<http://www.targus.com/default_product.asp? sku=PA800U>

Keeping in Touch -- Unless I'm on a bona fide vacation, I need access to my email and the Web. It's easier to stay connected now than with earlier Palm models, but your mileage will definitely vary.

On the hardware front, you'll need a modem. Palm makes a series of clip-on modems for Palm devices, and Handspring offers a modem that plugs into the Visor's Springboard slot. Depending on your location, you can also look into wireless offerings such as the Palm VII or the OmniSky modem. With Palm's and Handspring's modems, you use a normal phone line to connect to your ISP; the wireless devices require that you sign up with the respective wireless access plans, which can range between $30 and $45 per month.


Both simple and sophisticated email software is available for Palm devices. Using a program like Top Gun Postman, you can dial into your ISP and grab your email messages, which appear in the built-in Mail application. However, Mail is a bare-bones mail client with minimal filtering that truncates messages larger than 32K. Also, there's no built-in support for synchronizing mail with your Macintosh; however, you can purchase MultiMail's HotSync conduit, which synchronizes In and Out box messages with Eudora, Outlook Express, or Emailer.

<http://www.isaac.cs.berkeley.edu/pilot/ TGpostman/>

Programs such as MultiMail Pro or One Touch Mail offer more robust filtering and even limited support for some email attachments. One unexpected advantage the Palm has over a PowerBook is the capability to receive email from an America Online account using PocketFlash, currently something a Mac can do only with AOL's software, Emailer, or the mail component of Netscape Communicator 6 (currently available only as a preview version).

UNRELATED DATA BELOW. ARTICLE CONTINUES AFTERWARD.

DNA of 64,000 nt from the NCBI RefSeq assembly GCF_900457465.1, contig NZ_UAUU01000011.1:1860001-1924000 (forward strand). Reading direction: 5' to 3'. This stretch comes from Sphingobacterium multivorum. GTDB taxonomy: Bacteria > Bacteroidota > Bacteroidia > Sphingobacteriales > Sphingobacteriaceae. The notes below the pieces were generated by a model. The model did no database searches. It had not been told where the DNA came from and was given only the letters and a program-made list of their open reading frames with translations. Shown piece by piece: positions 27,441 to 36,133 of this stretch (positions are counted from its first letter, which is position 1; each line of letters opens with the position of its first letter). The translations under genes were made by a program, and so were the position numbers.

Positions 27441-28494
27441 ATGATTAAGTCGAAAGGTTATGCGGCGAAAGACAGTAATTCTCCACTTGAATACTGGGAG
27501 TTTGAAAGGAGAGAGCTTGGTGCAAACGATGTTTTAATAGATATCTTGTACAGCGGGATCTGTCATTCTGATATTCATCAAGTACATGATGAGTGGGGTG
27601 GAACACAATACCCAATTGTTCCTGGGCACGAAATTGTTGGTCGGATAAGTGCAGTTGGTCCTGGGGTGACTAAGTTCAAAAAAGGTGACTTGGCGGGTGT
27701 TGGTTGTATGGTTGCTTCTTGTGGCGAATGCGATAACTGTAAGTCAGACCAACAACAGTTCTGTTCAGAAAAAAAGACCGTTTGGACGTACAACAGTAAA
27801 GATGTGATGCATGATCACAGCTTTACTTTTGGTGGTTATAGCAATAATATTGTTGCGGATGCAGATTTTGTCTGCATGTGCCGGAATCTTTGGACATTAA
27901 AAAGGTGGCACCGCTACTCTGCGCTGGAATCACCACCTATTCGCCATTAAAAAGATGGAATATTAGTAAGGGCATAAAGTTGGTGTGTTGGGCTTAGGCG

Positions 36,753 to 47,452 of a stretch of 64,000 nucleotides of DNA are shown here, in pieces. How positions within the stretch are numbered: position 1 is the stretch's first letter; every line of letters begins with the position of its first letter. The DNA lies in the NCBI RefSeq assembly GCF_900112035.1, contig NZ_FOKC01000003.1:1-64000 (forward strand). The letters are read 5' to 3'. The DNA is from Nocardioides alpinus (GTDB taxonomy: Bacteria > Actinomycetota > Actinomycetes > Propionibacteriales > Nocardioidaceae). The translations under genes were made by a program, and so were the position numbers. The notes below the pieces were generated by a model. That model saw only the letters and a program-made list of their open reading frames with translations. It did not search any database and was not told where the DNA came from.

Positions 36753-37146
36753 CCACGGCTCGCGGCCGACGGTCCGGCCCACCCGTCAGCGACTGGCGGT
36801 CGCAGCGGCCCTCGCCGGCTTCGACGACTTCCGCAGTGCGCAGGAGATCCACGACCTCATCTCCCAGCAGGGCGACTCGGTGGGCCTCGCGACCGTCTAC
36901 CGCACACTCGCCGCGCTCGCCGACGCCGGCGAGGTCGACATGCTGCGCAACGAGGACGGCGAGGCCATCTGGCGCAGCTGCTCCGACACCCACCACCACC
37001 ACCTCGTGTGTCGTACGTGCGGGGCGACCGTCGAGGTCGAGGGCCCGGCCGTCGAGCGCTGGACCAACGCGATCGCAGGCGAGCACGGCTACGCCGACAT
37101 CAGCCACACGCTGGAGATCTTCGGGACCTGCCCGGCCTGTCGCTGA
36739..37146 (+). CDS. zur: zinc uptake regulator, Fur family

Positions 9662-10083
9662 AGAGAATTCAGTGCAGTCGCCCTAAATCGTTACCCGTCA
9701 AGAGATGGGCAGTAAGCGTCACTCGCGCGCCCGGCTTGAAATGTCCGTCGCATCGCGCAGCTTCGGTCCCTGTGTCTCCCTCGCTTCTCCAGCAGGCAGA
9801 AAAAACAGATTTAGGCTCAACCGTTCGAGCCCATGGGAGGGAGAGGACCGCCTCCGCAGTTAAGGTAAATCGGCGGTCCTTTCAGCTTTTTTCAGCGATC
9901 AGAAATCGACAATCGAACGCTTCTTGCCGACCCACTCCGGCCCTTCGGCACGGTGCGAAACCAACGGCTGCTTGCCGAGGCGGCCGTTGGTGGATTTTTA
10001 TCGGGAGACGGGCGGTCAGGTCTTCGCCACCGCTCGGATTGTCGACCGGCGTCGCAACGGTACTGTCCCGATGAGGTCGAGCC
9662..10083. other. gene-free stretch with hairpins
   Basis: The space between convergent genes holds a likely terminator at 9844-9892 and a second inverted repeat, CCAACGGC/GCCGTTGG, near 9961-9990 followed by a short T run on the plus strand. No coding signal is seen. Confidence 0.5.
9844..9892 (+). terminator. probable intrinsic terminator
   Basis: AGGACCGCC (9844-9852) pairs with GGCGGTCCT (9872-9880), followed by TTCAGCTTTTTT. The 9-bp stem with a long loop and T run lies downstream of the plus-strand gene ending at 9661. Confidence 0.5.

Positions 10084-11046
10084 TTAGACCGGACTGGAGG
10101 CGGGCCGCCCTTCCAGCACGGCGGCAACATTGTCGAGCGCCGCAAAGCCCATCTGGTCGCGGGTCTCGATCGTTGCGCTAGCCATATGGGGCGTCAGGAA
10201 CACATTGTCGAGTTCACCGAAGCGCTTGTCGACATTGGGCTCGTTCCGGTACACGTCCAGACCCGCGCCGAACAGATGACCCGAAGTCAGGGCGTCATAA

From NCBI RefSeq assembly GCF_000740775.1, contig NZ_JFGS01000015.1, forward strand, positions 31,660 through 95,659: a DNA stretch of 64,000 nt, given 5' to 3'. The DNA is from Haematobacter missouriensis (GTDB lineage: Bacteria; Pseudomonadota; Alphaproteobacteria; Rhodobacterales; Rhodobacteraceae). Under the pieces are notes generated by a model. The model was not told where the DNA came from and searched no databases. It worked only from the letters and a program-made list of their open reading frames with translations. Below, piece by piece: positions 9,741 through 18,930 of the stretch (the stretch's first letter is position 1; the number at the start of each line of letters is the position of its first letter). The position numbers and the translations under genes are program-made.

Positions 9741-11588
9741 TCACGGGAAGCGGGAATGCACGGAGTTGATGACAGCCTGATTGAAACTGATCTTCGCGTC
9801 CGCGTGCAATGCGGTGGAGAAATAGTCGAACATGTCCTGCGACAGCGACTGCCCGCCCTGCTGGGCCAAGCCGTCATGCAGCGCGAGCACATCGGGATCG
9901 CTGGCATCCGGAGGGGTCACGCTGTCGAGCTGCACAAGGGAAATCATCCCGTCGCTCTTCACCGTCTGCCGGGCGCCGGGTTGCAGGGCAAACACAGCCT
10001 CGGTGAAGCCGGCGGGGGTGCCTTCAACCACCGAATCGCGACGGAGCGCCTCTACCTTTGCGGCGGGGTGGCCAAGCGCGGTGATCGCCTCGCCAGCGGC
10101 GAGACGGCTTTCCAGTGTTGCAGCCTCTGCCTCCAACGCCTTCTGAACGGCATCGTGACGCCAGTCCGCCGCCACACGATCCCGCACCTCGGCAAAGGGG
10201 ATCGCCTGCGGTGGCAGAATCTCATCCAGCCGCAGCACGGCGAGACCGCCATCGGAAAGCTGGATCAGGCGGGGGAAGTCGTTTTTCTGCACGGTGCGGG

<http://www.powermedia.com/pilot/pocket2/ pocket2.html>

A (Small) Window to Your Data -- The Palm organizer's small screen works surprisingly well for checking a calendar and other bits of miscellaneous information, but for some applications it can be limiting. Word processing is no problem, and you can even do spreadsheet work using software like Cutting Edge Software's Quicksheet 5.0 (though you'll find yourself scrolling frequently).

<http://www.cesinc.com/quicksheet/ quicksheet.html>

So, you may not need a 14-inch active matrix color display for everything you do, but larger displays are easier on the eyes over long periods. You may also find looking at the small screen uncomfortable when typing. Laptops work well because you can sit up straight and have plenty of screen to view, but with a handheld it's easy to catch yourself leaning ever closer to the screen or craning your neck, positions that are ergonomic nightmares and can be harmful over longer periods of time.

(In)compatibility -- Perhaps the biggest limitation in terms of using a Palm device as a PowerBook replacement is that you can't use common applications or file formats. There are some notable exceptions, however.